I mean, it's not that it's a terrible movie. Taken on its own, it's a well-constructed action movie with some cool lines and a couple of great performances. I only started to hate it when I got the Alien Quadrilogy box set and watched all four movies in a row - the Special Editions / Directors' Cuts in each case. Compared to the first movie, which elevated its basic haunted house plot with a Lovecraftian sense of unknown and inexplicable horrors just beyond the bounds of normal human experience, Aliens was just an action flick, with all sense of the numinous, the spiritual, the philosophically disturbing sandblasted away in the name of more efficiently moving from plot beat to plot beat. The best example is the scene in the director's cut where Newt's family stumble across the alien spacecraft. In the first movie, the reveal of this strange and disturbing construction is rendered as a near-mystical experience, as it is glimpsed from afar half-hidden by storms and electronic interference before being eventually revealed in all its glory like a cathedral to some god of sexual horror. In Aliens, it's a quick establishing shot - look, the alien ship, let's go there - and that's your lot.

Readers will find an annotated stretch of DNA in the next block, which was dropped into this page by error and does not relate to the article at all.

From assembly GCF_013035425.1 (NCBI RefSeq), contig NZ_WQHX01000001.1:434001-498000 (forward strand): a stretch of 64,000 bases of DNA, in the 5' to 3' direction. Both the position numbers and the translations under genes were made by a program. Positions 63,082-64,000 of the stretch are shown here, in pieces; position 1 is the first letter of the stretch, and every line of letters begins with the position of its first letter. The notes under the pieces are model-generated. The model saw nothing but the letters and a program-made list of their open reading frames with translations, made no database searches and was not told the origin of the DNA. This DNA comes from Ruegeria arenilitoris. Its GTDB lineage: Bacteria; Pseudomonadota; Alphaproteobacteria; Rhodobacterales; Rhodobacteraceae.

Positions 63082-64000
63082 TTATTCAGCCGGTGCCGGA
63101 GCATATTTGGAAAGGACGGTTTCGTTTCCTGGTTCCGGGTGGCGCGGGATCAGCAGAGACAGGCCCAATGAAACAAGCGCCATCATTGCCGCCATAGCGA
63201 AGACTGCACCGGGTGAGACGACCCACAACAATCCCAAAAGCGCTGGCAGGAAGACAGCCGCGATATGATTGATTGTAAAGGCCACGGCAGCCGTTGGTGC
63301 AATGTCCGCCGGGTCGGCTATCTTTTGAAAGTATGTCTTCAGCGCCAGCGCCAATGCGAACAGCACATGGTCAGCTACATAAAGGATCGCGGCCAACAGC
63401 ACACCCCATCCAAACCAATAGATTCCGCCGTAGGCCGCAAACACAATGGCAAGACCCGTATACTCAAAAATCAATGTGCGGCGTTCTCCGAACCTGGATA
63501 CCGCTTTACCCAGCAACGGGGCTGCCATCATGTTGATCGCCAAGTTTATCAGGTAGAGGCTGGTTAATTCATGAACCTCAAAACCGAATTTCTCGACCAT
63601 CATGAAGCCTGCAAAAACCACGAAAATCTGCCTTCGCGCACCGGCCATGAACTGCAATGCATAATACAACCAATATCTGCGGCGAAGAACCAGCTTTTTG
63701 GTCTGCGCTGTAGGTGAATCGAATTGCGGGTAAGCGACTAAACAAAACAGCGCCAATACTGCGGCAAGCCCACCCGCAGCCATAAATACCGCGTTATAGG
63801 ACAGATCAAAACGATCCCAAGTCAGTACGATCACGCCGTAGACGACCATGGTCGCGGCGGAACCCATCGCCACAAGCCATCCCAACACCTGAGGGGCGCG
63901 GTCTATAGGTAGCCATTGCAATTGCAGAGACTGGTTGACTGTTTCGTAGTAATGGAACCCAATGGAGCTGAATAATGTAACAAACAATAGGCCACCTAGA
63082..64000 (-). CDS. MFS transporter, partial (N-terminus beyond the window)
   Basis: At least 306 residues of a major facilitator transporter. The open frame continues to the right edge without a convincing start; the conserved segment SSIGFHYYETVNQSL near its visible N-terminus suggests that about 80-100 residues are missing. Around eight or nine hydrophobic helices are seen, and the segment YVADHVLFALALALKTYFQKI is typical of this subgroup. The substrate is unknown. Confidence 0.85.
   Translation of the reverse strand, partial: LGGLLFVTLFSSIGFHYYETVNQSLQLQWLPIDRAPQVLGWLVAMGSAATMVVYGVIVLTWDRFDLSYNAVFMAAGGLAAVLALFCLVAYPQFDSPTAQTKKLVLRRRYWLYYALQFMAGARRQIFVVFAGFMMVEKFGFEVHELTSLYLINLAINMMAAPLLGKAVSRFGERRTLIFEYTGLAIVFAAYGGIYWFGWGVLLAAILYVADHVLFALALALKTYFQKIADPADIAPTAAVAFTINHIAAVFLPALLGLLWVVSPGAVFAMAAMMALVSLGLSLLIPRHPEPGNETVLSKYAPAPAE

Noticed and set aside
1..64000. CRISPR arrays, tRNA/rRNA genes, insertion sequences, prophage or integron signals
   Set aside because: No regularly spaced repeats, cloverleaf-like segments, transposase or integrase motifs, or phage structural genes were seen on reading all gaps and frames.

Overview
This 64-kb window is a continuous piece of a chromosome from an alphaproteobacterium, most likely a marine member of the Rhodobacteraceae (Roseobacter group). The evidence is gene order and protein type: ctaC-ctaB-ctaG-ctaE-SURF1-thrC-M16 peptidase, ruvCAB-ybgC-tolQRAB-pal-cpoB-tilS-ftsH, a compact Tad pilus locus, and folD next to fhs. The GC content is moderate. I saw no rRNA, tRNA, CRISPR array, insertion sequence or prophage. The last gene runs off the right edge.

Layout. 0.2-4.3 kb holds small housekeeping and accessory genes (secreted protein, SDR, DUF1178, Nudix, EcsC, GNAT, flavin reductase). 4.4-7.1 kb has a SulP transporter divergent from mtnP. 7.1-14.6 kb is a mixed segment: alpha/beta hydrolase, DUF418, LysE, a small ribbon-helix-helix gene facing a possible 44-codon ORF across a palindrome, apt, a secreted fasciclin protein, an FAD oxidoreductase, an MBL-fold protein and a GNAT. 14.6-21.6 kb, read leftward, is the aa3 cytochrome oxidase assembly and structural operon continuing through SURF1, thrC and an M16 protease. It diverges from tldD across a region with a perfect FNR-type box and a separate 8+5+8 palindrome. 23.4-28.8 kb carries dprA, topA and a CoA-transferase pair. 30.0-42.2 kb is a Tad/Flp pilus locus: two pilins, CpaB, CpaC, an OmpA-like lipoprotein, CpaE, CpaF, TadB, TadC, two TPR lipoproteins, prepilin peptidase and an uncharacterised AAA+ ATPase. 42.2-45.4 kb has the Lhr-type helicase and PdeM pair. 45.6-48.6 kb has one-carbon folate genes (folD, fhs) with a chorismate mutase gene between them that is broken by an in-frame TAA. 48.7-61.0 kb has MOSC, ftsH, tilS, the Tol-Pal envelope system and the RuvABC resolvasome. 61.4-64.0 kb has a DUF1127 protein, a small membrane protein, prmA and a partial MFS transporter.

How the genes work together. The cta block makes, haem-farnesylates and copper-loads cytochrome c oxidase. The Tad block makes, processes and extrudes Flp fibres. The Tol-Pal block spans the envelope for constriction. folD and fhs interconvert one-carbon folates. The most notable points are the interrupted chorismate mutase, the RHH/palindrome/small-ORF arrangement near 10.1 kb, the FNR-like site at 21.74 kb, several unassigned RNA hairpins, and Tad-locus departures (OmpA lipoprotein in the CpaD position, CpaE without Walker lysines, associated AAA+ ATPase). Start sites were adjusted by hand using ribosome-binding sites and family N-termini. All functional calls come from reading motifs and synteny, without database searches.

I will, however, give props to Bill Paxton, who among this crowd of actors given tedious stock parts to play, at least works hard to give his character some level of dimensionality.

      But back to Alien. It's Giger's artwork brought to life, of course, but as much praise should also be given to Ron Cobb, who designed all the human bits of the environment. It's the best realisation I've ever seen of a sci-fi spaceship that actually looks like a thing people have built to fly through space in. You really feel that every wall panel has wires and ducts that actually make the ship work. The aesthetic triumph of Alien - and it is above all a movie in which horror is achieved through aesthetics - is the collision between the ultra-credible designs of Ron Cobb and the disturbing inhuman logic of Giger's visual world.